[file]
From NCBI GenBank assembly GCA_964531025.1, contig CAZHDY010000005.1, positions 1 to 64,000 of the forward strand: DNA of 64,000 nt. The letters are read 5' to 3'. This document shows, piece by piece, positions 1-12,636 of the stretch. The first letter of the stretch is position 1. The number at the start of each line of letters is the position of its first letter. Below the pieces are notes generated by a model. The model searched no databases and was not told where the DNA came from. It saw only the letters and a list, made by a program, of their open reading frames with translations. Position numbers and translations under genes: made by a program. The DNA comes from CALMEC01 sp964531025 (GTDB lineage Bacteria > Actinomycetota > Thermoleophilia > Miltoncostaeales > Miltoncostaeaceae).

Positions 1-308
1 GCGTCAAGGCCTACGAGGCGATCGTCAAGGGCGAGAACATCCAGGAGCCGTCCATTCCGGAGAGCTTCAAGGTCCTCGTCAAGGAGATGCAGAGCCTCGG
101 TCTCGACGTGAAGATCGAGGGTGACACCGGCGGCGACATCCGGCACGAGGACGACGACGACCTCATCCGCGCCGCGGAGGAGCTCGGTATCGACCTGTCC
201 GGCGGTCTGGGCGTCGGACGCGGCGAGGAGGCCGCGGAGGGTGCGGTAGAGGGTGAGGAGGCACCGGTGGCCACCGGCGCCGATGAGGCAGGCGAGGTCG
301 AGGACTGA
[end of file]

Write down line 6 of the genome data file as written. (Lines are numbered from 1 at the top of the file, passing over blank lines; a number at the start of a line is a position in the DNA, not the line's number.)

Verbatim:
301 AGGACTGA